What a world!
In Holland they have as many miles of beautiful canals as we have over-paid executives and their railways pay a handsome profit. Shall we never learn?
R. STUART SNOW
We were present at the hearing of objections to the closure of the Stour Valley railway before the Transport Users Consultative Committee on Tuesday August 10. The terms of reference of the committee confine it to taking note of objections based on hardship.
The chairman had great and understandable difficulty in making this clear to some members of the public. His task was not made easier by the unmannerly behaviour of some persons present. And he made for himself some further difficulties and antagonised many of those present by adopting a most undemocratic and dictatorial attitude.
For instance, it was not necessary to refuse - almost with contumely - to disclose what is well enough known - namely by whom the committee was appointed. Nor should a chairman place so much emphasis on his own powers and threaten to use them in such a way that would make the proceedings before the committee of no effect by suppressing the record of what displeased him.
The chairman declared more than once that he would only pass on to the minister such of the evidence given before the committee as seemed good to him. This power of selection does not appear to have been conferred upon him by the minister, and the assumption led to a feeling of unease amongst the public present.
G. E. FUSSELL
19 April 1965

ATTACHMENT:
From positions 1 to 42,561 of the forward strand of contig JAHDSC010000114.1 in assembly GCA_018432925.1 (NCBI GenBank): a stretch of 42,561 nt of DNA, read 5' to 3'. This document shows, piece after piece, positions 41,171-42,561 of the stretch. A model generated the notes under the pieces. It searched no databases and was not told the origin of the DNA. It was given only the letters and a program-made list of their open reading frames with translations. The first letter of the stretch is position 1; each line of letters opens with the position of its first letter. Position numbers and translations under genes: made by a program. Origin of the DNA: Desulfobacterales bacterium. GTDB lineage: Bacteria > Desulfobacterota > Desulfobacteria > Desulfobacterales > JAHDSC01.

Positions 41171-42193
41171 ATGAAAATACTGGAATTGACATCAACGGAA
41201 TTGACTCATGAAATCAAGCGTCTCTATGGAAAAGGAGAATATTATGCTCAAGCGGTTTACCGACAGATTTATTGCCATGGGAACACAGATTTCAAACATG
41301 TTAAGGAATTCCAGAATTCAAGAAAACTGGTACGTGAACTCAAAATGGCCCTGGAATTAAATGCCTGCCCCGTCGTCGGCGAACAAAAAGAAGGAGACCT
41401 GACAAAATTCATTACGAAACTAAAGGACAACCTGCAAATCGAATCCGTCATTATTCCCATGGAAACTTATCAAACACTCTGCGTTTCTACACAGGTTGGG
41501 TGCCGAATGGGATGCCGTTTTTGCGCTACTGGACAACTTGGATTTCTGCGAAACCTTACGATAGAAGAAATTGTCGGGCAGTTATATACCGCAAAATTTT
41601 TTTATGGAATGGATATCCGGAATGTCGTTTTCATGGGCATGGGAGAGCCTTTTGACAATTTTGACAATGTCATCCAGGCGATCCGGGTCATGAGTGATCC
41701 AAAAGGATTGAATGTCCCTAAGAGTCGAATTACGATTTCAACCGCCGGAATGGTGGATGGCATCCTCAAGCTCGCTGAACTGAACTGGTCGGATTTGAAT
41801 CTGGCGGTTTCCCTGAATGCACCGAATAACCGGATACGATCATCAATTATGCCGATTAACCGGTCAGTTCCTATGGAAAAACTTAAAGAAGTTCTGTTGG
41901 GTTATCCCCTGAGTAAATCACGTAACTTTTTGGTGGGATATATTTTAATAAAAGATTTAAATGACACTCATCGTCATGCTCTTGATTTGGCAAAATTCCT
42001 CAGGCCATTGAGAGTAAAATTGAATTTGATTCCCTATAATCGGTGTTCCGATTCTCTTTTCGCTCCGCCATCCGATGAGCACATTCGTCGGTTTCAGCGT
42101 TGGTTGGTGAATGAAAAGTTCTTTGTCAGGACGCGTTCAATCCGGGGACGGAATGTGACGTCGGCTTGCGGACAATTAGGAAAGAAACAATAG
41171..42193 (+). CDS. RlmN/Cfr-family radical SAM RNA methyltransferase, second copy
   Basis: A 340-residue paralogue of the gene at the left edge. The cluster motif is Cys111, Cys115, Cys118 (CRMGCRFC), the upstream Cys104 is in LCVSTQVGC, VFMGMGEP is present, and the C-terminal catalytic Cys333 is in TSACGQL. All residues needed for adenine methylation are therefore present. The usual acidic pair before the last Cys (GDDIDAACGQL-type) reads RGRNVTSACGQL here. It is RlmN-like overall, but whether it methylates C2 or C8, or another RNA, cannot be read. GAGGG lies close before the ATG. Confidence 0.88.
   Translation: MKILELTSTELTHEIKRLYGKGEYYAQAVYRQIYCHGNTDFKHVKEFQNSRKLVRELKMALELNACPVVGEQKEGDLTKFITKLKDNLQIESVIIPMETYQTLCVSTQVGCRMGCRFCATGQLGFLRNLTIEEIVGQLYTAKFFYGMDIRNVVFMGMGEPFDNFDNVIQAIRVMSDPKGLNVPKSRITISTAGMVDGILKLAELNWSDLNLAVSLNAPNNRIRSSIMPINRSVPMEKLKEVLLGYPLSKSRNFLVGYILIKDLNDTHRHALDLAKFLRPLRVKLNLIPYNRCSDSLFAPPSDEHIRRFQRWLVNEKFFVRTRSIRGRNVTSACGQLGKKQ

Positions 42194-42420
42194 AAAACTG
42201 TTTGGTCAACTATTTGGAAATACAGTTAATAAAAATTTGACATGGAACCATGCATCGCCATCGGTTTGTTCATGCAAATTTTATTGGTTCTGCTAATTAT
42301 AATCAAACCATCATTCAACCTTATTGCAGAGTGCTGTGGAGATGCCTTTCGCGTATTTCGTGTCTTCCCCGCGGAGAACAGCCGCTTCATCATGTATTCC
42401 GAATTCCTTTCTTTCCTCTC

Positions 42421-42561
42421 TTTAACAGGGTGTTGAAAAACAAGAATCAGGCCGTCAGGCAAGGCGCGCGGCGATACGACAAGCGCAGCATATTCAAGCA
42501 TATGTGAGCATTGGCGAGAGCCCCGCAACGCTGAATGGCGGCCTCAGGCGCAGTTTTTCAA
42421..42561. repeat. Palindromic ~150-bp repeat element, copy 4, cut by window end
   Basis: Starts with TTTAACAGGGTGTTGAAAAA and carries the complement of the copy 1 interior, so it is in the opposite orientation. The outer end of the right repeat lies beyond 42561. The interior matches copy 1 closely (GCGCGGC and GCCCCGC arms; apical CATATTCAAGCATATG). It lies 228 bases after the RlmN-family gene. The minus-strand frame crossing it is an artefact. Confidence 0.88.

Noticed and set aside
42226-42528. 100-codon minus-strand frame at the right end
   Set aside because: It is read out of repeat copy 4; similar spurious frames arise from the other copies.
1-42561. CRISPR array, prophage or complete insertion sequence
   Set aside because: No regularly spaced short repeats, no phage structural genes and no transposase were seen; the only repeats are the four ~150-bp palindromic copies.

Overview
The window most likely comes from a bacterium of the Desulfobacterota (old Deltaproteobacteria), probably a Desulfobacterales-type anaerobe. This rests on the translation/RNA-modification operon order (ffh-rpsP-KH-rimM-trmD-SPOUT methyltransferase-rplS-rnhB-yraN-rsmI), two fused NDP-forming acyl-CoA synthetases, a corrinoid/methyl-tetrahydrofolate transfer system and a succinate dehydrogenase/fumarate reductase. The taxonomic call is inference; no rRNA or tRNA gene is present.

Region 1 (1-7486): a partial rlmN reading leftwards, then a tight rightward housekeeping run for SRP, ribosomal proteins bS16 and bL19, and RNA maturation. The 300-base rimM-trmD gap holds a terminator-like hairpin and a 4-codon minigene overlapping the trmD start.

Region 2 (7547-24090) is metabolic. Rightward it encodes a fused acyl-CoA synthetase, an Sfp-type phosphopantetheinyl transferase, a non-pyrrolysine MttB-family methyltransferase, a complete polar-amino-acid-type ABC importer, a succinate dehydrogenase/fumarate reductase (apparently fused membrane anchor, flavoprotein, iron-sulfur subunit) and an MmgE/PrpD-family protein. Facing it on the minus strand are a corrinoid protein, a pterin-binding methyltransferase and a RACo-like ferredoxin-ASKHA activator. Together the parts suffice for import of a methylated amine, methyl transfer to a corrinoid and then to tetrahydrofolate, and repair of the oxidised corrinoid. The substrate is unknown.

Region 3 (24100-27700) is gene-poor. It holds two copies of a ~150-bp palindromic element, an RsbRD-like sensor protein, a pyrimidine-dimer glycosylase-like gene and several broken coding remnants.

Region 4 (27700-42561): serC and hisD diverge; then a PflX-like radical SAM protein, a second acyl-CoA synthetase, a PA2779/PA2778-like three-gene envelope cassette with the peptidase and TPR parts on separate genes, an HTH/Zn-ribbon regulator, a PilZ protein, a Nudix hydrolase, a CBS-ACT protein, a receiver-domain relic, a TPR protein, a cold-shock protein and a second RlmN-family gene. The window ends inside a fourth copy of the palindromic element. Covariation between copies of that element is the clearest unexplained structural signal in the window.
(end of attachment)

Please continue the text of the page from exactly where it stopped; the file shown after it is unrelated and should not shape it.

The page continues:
Archdeacon of Sudbury, the Rev H. D. Barton, was "disappointed and disquieted by farcical nature of the so-called public inquiry" into the closure of the Stour Valley railway.
In this month's Parish Magazine he writes: "It was not altogether surprising that tempers were stretched by the restriction and limitation of evidence that the chairman saw fit to impose upon the proceedings, and, while we cannot condone the behaviour of the more vehement protestants, we have every sympathy with their revolt against the Gilbertian situation that a 'public inquiry' was not in fact a public inquiry at all".
The Archdeacon expresses the hope that the TUCC, despite their terms of reference, left in no doubt as to the sincerity and strength of the protest by the public about the proposed closure
He adds: "It was well that several Members of Parliament were present at the inquiry; perhaps they will seek opportunity to inform the Minister of Transport of the ludicrous manner in which the machinery for the closure of railway lines operates.
"In all ways the sensible proposal to adopt now would be for the minister to defer for one, two, three or even five years the implementation of the order. This would allow time to see if in fact the railway line would be so important a means of communication to the people we expect to come into these parts under the scheme of re-housing by the Greater London Council.
"I was glad to be given the opportunity to speak at the inquiry, and I myself offered the suggestion of staying the execution order for a few years."
The Rev Brian Bird of Edwardstone, told the Free Press this week, that he had established that Mr G. G. Goodings, British Rail Divisional Manager, was a director the Eastern Counties Omnibus Company.
Mr Bird described this discovery as an "extraordinary state of affairs".
Mr Goodings spoke on behalf of British Rail at the recent Stour Valley railway line inquiry at Sudbury.
Information regarding Mr Goodings and the fact that nearly a quarter of the Transport Users Consultative Committee (East Anglia) have interests in road transport, has been passed on by Mr Bird to Sudbury Railway Action Committee, who are expected to send the information to the Minister of Transport.
Mr Bird said that by being a director of Eastern Counties Mr Goodings was part of a firm that stood to gain by closure of the line.
One person, said Mr Bird, had written to him in biblical terms on the matter quoting: "No man can serve two masters".
He had received many telephone calls and letters stating that protests would be made to the minister regarding the conduct of the inquiry.
"Serious allegations have been made and the minister cannot just laugh them off", added Mr Bird.
2 September 1965